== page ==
Testosterone deficiency, also known as hypogonadism, is gaining recognition among both clinicians and the general population. This article summarizes the findings from a review on the prevalence of testosterone deficiency, as well as the proportion of hypogonadal men who are receiving testosterone treatment.
While testosterone prescribing has increased lately, as you will find out here, the prevalence of testosterone deficiency far exceeds the prescribing rate; i.e. majority of men with low-T are still not being treated with testosterone therapy.
You may be surprised to find out that testosterone deficiency is still not well-understood by general practitioners and cardiologists, and that these key clinicians lack knowledge on its deleterious cardiovascular effects. Therefore, even man needs to take control of his own health and don't let any ignorant or old-school doctor deny you a prescription that you may need...
Hypogonadism, also known as testosterone deficiency, is increasing in prevalence worldwide. While a rapidly expanding body of research is documenting the detrimental health consequences of hypogonadism, at the same time there is a prevailing concern and misunderstanding about the effects of testosterone therapy on cardiovascular risk.
In this article I present a summary of a recently published comprehensive review on the association of hypogonadism with cardiovascular risk factors, and the effect of testosterone therapy on those risk factors.
Since its approval in 2004, many clinical studies have been conducted with testosterone undecanoate, the first long-acting injectable form of testosterone.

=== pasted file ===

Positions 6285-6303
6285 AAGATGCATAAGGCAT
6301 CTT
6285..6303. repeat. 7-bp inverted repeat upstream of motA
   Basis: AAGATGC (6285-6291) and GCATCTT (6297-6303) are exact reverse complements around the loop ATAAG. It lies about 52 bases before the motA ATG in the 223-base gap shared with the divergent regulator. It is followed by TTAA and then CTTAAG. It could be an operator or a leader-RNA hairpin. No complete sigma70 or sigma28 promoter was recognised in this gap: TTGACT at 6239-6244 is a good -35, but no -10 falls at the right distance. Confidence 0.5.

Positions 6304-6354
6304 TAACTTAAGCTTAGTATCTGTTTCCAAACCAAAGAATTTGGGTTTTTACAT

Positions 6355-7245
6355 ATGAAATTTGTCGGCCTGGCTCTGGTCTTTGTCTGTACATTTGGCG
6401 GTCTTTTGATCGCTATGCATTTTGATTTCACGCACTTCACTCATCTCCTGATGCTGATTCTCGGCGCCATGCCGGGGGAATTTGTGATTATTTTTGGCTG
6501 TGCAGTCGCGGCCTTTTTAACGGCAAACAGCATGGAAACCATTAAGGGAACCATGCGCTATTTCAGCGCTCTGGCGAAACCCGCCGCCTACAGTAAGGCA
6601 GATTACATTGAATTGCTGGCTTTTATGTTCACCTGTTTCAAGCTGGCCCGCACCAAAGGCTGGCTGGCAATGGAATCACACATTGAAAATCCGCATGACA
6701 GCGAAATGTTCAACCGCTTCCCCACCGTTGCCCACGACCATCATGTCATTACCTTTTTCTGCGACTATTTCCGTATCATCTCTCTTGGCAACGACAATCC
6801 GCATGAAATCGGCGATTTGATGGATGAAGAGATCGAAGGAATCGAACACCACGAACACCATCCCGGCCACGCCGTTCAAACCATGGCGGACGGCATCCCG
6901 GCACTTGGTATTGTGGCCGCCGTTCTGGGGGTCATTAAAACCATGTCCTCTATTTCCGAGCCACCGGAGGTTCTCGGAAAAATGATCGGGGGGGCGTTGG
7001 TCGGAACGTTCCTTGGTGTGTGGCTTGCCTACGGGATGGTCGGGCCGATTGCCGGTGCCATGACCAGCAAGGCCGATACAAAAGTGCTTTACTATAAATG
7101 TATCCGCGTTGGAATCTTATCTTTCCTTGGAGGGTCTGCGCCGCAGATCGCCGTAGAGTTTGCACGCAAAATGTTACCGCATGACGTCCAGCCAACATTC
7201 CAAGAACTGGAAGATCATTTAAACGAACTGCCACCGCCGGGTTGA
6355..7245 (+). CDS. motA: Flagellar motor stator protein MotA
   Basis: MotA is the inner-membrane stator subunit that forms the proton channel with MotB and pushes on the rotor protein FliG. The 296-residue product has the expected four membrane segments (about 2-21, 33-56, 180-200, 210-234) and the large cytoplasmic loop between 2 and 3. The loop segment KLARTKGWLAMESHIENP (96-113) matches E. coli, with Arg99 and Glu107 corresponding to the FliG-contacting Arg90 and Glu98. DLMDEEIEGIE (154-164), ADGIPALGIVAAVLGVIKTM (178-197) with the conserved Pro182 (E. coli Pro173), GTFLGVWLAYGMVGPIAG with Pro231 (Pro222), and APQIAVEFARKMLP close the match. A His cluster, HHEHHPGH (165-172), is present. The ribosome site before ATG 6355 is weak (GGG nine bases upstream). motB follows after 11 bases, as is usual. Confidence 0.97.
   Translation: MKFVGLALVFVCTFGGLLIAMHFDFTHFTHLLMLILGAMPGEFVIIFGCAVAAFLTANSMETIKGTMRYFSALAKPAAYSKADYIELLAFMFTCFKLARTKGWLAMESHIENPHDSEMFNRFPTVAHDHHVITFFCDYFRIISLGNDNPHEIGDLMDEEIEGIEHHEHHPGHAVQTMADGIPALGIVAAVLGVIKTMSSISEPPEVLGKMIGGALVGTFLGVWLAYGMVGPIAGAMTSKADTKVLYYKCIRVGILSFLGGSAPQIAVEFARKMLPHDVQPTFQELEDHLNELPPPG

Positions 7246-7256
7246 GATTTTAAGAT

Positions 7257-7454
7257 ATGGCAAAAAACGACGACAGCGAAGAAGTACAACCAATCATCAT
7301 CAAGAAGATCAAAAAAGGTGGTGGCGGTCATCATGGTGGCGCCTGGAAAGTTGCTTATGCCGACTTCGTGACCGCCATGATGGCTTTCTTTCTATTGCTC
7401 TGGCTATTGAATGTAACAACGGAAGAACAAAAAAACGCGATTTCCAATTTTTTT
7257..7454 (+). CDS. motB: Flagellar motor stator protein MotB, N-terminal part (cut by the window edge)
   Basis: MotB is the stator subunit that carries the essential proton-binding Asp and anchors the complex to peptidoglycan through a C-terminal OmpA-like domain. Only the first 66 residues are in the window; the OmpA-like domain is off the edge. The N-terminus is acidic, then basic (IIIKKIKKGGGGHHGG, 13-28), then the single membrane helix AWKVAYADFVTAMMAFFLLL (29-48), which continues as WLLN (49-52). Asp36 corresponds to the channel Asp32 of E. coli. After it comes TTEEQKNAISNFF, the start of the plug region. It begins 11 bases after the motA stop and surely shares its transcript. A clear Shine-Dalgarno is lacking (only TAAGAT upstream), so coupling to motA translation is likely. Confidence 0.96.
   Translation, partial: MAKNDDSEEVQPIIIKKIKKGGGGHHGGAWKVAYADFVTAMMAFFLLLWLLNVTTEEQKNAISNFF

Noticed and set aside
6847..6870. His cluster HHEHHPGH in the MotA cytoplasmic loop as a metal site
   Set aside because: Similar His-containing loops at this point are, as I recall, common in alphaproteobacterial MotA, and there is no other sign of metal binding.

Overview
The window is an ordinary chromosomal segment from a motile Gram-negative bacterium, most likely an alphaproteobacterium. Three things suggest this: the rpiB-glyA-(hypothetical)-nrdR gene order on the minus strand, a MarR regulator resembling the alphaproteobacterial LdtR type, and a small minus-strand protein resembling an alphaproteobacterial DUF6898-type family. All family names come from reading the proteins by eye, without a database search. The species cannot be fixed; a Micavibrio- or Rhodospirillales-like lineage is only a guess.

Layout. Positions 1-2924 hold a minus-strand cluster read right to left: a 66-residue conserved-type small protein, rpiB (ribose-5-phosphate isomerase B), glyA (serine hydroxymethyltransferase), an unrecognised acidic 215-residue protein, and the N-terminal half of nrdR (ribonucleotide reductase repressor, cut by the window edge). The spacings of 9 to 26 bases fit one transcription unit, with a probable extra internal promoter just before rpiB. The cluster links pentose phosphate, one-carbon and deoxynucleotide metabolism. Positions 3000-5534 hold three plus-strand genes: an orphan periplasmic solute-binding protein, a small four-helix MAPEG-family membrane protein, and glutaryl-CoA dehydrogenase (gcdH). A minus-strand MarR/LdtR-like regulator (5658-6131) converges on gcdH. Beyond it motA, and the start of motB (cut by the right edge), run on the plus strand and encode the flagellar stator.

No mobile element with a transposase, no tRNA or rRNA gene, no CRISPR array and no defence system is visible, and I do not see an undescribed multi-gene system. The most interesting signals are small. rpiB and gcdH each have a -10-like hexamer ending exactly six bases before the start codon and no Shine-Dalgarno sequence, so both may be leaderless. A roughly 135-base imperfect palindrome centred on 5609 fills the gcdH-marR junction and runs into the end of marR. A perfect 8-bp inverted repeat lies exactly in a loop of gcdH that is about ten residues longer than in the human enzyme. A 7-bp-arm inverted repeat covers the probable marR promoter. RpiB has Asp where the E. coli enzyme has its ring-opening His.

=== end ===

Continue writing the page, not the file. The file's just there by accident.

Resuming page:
Testosterone undecanoate has been proven to have an excellent safety profile and need only be administered four times annually to produce stable testosterone levels.
Long-term studies have validated the clinical efficacy of testosterone undecanoate in maintaining stable therapeutic levels of testosterone and safely conferring the desired benefits of androgen replacement.
Here I summarize the results from a comprehensive meta-analysis of all uncontrolled and placebo-controlled randomized clinical trials (RCTs) demonstrating the effect of injectable testosterone undecanoate on multiple clinical outcomes.
Testosterone therapy confers a wide range of health benefits for hypogonadal men, including improvements in body composition (reduction in body fat, increase in muscle mass), lipid profile cardiovascular function, insulin sensitivity/glucose metabolism, bone mineral density, inflammatory parameters, quality of life and longevity.
Despite this, there is a high discontinuation rate with testosterone therapy.[2, 3]
In this article I summarize results from two studies that investigated adherence to testosterone therapy and treatment patterns.[2, 3]
One of the major concerns among doctors and patients with testosterone therapy is its allegedly negative effect on the prostate. However, according to the current ISA, ISSAM, EAU, EAA, ASA clinical guidelines, there is no conclusive evidence that testosterone therapy increases the risk of prostate cancer or benign prostatic hyperplasia.
The guidelines also state that there is also no evidence that testosterone treatment will convert subclinical prostate cancer to clinically detectable prostate cancer.
Despite this, many men are being denied testosterone therapy because of undue fears that it would cause harm to the prostate. Here I summarize the results from a study that investigated incidence of prostate cancer with testosterone therapy for up to 17 years.